Shares of Netflix (NASDAQ:NFLX) plunged as much as 6.4% overnight. That's the second huge plunge in a row, adding up to 10.5% lost over the last two days. But this is perfectly normal for Netflix when we're winding up for another quarterly report.

Netflix is an extremely volatile stock in the days before earnings releases. Here's how the stock has oscillated in the last few trading days before each of the four latest earnings updates:

Data from Yahoo! Finance.

As you can see, Netflix shares tend to wriggle and squirm like a can of worms right before quarterly earnings reports. The overall trend is sometimes negative and sometimes positive, but more often mixed. The one thing all four of these quarters have in common is very simple: Netflix shares made several large moves -- in one direction or the other -- in the days leading up to each report.

The streaming-video maven is set to report third-quarter results again in about two weeks. It's not surprising to see the stock jumping or diving right now. That's particularly true given Netflix's massive gains in 2013, coupled with the debt-ceiling impasse pressuring nervous investors to take some profits right about now.

So, how has this boiling uncertainty worked out for Netflix investors in the past? I'm glad you asked:

Data from Yahoo! Finance.

The roiling seas of Wall Street have led Netflix investors to some epic next-day gains and equally huge losses once the actual numbers were known. Subscriber numbers shocked the Street twice in the last four reports and merely met expectations in the other two reports. The upcoming update could swing either way, depending on how the company's Emmy-winning series pulled their weight and how overseas markets responded to their large marketing and content budgets.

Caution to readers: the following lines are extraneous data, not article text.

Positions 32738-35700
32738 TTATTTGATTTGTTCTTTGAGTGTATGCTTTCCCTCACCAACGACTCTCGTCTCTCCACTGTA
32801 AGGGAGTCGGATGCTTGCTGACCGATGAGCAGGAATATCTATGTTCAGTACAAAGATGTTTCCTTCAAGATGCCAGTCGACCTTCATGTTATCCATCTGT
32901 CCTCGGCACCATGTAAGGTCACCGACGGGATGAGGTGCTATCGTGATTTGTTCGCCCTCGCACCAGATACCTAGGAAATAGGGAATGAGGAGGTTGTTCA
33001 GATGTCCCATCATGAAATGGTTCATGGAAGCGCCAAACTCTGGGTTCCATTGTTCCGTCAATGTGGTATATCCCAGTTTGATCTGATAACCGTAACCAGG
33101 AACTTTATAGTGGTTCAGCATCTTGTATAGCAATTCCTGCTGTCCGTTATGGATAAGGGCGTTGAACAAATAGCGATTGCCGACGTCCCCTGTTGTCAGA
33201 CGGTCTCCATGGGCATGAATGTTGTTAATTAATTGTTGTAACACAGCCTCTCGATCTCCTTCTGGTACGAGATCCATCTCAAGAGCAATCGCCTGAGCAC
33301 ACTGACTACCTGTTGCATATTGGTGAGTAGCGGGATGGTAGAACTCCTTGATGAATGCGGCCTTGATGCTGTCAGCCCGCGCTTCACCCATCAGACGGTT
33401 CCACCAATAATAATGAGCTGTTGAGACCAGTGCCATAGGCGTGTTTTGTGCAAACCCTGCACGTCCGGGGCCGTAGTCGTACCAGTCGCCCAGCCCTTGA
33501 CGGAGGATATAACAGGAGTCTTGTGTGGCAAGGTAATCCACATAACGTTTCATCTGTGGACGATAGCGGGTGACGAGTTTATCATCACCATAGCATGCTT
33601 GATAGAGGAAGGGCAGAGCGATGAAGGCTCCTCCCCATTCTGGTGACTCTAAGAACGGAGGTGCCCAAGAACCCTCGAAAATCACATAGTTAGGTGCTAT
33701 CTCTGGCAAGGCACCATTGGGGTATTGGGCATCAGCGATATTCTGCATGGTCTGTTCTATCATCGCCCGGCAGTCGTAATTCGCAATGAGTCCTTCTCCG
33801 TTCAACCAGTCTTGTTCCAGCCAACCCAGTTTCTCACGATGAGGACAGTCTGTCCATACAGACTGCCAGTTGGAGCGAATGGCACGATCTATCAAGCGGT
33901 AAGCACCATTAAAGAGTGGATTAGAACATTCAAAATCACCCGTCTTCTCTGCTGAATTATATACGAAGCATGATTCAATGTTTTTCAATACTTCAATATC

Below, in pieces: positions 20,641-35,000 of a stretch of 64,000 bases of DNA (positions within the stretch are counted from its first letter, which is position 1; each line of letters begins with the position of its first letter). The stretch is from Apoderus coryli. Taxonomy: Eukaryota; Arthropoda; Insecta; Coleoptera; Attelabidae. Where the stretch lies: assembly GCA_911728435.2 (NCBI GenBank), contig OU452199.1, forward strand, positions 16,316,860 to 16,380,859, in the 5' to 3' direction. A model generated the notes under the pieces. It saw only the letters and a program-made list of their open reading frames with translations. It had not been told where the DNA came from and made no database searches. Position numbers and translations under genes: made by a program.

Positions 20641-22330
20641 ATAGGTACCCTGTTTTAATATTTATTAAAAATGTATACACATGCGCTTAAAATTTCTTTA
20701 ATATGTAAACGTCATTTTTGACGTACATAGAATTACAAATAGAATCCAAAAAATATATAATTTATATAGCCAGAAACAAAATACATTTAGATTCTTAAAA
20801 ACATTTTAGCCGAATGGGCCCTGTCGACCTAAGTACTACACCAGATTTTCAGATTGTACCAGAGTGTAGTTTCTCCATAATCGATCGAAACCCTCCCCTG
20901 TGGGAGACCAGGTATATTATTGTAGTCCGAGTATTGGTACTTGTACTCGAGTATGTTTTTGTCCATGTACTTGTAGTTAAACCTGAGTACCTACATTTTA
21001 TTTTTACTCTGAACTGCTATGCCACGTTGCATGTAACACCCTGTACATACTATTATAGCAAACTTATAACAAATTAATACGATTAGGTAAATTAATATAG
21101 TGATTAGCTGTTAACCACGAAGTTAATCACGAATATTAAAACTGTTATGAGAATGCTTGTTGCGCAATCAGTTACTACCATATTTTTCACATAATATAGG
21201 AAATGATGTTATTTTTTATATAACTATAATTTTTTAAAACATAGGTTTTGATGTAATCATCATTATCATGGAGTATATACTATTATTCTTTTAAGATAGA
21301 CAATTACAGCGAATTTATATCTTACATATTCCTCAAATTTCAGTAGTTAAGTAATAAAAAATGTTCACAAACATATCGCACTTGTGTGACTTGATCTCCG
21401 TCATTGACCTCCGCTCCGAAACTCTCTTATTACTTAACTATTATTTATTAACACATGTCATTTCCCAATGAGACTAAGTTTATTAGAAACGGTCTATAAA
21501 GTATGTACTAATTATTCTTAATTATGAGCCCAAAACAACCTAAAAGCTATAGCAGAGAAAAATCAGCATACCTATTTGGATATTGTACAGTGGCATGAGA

The stock could most certainly plunge on Oct. 22 if subscriber counts come in low. For your reference, Netflix guided to 31 million domestic accounts and 8.7 million international subscribers, give or take about 5%. Another large sell-off would open a tempting buy-in window. That's what happened a year ago, and the shares I bought then have soared 245% higher.

Whether Netflix sinks or soars this month, the tremendous long-term-growth story remains intact. If you're betting on a drop this time, don't forget to close your shorts and sell your put options before the holiday season's figures show up next January.

That's sure to be a painful mistake.

Fool contributor Anders Bylund owns shares of Netflix, but he holds no other position in any company mentioned. Check out Anders' bio and holdings or follow him on Twitter and Google+.

The Motley Fool owns shares of Netflix. Motley Fool newsletter services have recommended Netflix. The Motley Fool has a disclosure policy.

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